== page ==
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The ancient city of Petra is one of Jordan's national treasures and by far its best known tourist attraction. Located about three hours south of Amman, Petra is the legacy of the Nabatean, an industrious Arab people who settled in southern Jordan more than 2000 years ago.
Admired then for its refined culture, massive architecture and ingenious complex of dams and water channels, Petra is now a UNESCO world heritage site that enchants visitors from all corners of the globe. Much of Petra's appeal comes from its spectacular setting deep inside a narrow desert gorge. The site is accessed by walking through a kilometer long canyon (or siq), the walls of which soar 200 meters upwards. Petra's most famous monument, the Treasury, appears dramatically at the end of the siq. Used in the final sequence of the film "Indiana Jones and the Last Crusade", the towering facade of the Treasury is only one of myriad archaeological wonders to be explored at Petra.
Various walks and climbs reveal literally hundreds of buildings, tombs, baths, funerary halls, temples, arched gateways, colonnaded streets and haunting rock drawings - as well as a 3000 seat open air amphitheatre circa, a gigantic first century Monastery and a modern archaeological museum, all of which can be explored at leisure.
A modest shrine commemorating the death of Aaron, brother of Moses, was built in the 13th century by the Mameluk Sultan, high on top of mount Aaron in the Sharah range.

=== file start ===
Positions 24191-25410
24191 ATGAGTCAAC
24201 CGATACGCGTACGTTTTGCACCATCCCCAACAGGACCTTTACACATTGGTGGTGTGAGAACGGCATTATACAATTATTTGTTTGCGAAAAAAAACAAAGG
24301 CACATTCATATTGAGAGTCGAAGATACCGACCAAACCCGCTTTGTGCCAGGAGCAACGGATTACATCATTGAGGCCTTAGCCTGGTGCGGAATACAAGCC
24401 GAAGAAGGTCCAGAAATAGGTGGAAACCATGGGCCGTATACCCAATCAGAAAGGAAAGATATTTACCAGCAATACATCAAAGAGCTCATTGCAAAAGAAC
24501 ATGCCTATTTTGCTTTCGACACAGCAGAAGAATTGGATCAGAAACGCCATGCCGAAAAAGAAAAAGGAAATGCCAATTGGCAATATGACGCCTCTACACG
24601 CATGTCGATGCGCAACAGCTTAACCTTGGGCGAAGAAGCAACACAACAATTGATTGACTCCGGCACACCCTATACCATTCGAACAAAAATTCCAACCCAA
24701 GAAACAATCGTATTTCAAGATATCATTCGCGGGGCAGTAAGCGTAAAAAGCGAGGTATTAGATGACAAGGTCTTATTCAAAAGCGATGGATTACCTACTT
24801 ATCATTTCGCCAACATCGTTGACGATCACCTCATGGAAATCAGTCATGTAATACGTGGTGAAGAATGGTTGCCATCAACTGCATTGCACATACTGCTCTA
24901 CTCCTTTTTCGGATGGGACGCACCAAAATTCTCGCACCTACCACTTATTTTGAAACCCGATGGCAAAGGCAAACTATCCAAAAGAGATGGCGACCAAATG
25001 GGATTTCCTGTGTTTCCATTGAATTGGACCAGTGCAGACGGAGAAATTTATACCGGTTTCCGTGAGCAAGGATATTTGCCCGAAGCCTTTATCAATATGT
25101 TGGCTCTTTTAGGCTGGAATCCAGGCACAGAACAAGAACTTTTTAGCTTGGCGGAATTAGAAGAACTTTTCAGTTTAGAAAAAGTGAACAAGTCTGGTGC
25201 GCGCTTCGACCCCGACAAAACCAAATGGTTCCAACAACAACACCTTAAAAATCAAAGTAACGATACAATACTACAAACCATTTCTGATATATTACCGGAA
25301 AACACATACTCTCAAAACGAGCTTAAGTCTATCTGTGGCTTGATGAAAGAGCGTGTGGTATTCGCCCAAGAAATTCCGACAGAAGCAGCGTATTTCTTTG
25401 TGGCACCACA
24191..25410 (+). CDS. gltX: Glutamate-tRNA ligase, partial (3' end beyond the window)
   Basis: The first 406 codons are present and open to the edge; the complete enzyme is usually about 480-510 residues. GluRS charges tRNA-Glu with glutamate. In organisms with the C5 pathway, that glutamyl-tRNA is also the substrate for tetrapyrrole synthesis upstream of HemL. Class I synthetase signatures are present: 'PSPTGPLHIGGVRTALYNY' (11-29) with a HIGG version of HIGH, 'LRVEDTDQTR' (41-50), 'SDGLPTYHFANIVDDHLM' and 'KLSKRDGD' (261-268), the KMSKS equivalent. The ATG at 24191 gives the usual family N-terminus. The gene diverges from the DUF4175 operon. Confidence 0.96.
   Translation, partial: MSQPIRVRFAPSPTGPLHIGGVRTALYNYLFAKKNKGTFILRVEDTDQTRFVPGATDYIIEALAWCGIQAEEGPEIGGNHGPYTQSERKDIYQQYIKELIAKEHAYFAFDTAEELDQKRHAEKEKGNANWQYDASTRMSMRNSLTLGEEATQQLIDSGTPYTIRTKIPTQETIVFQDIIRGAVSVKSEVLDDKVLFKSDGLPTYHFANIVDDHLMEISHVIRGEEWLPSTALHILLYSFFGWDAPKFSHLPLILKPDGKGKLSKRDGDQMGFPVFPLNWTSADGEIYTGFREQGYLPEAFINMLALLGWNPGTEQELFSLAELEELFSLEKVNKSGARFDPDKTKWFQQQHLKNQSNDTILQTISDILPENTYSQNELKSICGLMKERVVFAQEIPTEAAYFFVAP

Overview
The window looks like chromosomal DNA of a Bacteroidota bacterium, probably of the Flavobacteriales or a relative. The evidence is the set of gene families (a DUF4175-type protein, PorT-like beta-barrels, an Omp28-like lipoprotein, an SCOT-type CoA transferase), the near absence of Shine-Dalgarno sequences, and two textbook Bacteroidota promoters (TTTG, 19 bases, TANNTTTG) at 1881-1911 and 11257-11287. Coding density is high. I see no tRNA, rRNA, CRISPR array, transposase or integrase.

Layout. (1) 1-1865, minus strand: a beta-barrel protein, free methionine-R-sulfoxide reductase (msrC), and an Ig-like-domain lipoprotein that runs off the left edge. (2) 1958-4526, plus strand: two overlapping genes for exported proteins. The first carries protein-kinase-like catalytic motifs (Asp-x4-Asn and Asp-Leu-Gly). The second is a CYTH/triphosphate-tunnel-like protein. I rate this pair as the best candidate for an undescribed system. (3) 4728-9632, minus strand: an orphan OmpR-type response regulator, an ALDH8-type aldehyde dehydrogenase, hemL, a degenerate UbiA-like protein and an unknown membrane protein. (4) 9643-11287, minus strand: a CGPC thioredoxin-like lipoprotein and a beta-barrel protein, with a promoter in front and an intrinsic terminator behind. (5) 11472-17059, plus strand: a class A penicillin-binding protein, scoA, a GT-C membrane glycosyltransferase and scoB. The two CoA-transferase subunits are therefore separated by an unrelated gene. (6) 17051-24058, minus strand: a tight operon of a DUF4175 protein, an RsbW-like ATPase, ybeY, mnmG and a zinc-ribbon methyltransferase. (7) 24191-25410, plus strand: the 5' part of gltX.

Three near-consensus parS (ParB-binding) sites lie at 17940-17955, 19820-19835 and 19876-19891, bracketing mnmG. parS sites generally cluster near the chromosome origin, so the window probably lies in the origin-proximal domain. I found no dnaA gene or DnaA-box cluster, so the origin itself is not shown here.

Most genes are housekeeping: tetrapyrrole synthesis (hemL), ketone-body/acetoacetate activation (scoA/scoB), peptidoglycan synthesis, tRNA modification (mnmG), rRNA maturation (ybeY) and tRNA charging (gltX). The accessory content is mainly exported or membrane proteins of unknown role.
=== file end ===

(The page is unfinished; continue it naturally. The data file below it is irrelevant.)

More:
Petra was the meeting centre of the Nabatean spice routes, coming in from the Persian Gulf, Western Arabia and the Red Sea. About 2000 years ago Petra became the capital of the Nabatean Empire. Petra puts your imagination to the test. Itís a mystic and glorious place, an eternal tribute to a lost civilization. The natural richness of the mountains area combines with the refined culture and massive architecture of the Nabateans. The Nabateans carved their theatre, their temples, facades, tombs, monasteries, houses and roads entirely into the natural rose-red sandstone rocks. No wonder UNESCO placed Petra on its World Heritage List. You enter Petra by passing the deep and narrow gorge called the Siq. Your efforts are rewarded by the dramatic sight of the Treasury, the most famous monument in Petra. The Treasury is also the stage of the final sequence of the film Indiana Jones and the Last Crusade. But thatís ony the beginning. Various walks and climbs reveal hundreds of buildings carved in stone and eroded through the centuries into fabulous multi-colored walls. North of Amman you will find Jerash, which is sometimes called the Pompeii of the East. Jerash was part of the Roman Decapolis, the league of ten cities. Jerash is one of the best preserved Roman towns outside Italy. Its colonnaded streets, baths, theatres, plazas and arches remain in exceptional condition.